Bryne said from an environmental standpoint, the co-location of utilities in one corridor is the most appealing, but industry also has concerns that events like range-land fires or earthquakes impact the overall reliability of the system because multiple lines could fail at once.
In Utah, 224 miles of the line's 429 mile-long route would cross federal lands, which does limit the ability for local input to have much impact.
Still, Millard County Commissioner Daron Smith has some concerns.
Smith said he's met with officials involved in the line's planning stages and attended one of the public meetings last week to discuss an alternative to TransWest's preferred route.
The county has an established energy corridor that anticipates projects such as this.
"It has an allocated right of way where we like these projects to go because there are certain areas where we don't want them to go. Our zoning ordinances are set up that way," he said. "There is a benefit to the community because of the tax break they bring, but that is all they bring. The real benefit is to some other community, not us."
Under TransWest's scenario, the line would cross private property and impact agricultural land in the Leamington Canyon area. Smith said he would prefer the route sited north of there, near Lyndal.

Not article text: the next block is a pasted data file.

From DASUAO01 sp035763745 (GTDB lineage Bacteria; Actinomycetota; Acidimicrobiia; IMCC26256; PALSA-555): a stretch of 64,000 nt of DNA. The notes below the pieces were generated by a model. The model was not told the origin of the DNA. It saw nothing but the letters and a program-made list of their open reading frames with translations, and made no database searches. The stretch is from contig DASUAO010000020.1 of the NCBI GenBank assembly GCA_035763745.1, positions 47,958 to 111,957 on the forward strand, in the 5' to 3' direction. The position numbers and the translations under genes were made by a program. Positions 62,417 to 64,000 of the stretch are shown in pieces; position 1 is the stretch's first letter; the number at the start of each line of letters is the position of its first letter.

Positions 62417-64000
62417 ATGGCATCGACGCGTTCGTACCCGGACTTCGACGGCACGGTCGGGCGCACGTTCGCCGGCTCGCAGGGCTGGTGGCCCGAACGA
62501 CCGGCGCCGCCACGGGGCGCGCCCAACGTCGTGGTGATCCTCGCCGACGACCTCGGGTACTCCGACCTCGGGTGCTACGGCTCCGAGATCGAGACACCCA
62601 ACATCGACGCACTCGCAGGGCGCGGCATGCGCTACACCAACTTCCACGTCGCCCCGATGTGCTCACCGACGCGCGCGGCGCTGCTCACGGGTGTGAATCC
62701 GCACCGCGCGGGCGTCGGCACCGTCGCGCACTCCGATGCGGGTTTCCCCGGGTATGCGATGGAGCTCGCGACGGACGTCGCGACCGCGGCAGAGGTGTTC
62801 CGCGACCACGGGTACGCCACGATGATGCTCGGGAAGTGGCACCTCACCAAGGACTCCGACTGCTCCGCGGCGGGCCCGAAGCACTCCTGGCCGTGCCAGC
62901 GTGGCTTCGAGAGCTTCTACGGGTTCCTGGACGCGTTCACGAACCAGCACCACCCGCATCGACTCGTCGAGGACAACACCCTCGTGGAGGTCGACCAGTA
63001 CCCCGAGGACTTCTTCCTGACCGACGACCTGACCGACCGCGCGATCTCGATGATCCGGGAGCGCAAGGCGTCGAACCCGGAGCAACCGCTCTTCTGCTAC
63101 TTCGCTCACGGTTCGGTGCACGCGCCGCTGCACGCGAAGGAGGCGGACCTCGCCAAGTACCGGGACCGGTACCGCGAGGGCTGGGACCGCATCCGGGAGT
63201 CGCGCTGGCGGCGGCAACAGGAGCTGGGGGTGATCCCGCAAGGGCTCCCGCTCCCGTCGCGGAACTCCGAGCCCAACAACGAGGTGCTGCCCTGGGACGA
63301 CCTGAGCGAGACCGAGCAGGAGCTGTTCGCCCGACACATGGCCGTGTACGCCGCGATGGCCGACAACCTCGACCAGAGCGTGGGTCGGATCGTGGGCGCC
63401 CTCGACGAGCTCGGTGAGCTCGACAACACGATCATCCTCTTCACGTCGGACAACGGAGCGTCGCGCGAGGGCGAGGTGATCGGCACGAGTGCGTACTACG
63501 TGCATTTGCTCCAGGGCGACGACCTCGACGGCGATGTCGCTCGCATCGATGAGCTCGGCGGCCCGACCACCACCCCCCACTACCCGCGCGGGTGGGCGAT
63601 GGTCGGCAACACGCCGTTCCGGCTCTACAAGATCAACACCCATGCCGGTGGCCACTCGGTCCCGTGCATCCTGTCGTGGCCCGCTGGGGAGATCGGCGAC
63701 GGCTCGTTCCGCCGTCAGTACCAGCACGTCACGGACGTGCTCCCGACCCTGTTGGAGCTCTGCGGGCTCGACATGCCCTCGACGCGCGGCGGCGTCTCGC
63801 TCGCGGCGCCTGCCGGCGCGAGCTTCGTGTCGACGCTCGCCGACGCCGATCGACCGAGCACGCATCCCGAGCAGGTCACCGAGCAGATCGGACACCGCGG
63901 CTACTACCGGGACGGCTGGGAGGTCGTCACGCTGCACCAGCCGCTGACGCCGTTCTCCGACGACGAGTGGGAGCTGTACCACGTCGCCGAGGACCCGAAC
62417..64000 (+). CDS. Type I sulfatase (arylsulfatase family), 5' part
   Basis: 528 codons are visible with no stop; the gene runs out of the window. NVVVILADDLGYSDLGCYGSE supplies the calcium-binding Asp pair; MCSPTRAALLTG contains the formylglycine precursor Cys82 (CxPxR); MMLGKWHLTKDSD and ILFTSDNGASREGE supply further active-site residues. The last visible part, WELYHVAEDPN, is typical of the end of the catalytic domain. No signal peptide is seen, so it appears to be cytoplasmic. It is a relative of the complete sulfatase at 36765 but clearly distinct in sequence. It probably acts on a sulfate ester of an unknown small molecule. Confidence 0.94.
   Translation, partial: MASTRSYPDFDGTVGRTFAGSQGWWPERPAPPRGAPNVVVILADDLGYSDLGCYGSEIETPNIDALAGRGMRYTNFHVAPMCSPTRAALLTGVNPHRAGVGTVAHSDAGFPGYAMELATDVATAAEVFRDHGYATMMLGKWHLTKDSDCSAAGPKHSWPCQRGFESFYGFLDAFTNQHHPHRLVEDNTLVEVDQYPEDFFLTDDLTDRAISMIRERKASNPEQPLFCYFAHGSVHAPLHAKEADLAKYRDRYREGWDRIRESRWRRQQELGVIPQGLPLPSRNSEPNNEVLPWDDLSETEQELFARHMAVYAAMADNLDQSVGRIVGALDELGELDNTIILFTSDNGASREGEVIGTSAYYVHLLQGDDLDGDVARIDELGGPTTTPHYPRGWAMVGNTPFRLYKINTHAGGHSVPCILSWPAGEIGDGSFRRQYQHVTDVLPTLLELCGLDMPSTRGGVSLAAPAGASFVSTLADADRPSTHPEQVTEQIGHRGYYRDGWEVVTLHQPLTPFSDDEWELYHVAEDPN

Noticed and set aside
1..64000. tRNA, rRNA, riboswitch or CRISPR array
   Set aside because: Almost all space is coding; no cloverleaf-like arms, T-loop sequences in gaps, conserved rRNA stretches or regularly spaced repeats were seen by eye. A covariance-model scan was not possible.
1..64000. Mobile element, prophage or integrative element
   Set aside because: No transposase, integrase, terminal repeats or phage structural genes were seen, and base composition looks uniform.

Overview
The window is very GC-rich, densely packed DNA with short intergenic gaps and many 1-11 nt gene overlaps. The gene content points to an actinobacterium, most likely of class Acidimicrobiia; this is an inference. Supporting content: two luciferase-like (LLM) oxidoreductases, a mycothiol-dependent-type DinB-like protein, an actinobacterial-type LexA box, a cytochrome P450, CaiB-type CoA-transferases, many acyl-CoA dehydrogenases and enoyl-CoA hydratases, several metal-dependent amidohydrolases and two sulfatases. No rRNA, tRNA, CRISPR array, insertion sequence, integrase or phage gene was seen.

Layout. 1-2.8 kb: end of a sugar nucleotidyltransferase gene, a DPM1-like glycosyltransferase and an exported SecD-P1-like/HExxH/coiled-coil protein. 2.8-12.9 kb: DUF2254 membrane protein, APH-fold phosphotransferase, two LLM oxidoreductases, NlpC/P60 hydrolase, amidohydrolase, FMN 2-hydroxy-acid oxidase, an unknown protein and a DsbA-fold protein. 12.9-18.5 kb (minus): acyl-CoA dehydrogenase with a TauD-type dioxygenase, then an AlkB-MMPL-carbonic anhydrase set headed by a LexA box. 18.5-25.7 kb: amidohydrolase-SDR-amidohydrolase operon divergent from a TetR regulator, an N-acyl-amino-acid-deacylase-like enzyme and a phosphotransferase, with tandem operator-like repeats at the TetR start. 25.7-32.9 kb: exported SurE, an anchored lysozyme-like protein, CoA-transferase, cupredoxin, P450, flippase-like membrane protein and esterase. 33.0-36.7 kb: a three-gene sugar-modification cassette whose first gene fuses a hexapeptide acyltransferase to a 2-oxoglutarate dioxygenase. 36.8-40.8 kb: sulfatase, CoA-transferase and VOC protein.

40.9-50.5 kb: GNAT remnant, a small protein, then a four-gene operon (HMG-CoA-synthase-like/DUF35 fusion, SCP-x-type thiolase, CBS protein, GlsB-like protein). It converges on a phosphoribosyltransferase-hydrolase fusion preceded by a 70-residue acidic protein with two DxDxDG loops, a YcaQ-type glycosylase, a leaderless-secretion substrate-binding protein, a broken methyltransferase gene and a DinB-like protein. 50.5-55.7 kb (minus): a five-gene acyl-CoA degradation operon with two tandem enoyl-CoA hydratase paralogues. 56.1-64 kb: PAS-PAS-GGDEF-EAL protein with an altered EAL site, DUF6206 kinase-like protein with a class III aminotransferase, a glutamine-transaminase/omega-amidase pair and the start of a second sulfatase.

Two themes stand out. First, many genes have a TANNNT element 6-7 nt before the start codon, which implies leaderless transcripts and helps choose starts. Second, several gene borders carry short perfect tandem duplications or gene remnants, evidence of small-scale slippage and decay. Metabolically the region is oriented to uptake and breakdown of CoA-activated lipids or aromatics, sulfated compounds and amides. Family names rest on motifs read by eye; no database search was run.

Southern Utah Wilderness Allliance's Steve Bloch is also keeping an eye on the project, attending meetings and gathering information.
"I do not think there is any denying there is a need for more transmission to bring renewable energy to the market," said Bloch, the group's energy program director. "In terms of this project, the devil will be in the details."
Bloch attended a recent meeting where he said there a lot of questions he had, "and not all the questions were answered." He said the corridor for the transmission line — under the preferred route — appears to traverse through sensitive wilderness areas, something that is objectionable.
"On the broadest level, while we acknowledge the need and demand for more power and more transmission for renewable, it is just going to take close scrutiny of where the lines are on the map...It's unclear how some of the lines ended up on the maps."
Too, Bloch realizes how incongruent it would be for his organization to object strongly to the prospect of a high-voltage transmission line delivering power derived from renewable energy.
"It is not going to work for us, as SUWA, to say we are in favor of renewable power but insist you can't locate the transmission of it in Utah. The question will be where we do we put it."
All run from 4 to 7 p.m.
Monday — Richfield High School, 510 W. 100 South
Tuesday – Milford Elementary School, 450 S. 700 West
Wednesday – Cedar City High School, 703 W. 600 South
Thursday – St. George Branch, Washington County Library, 88 W. 100 South
Feb. 22 - Pine Valley Fire Station, 860 E. Main
Feb. 23 – Central Fire Station, 155 E. Center
Feb. 24 – Enterprise High School, 565 S. 200 East
Copyright 2015, Deseret News Publishing Company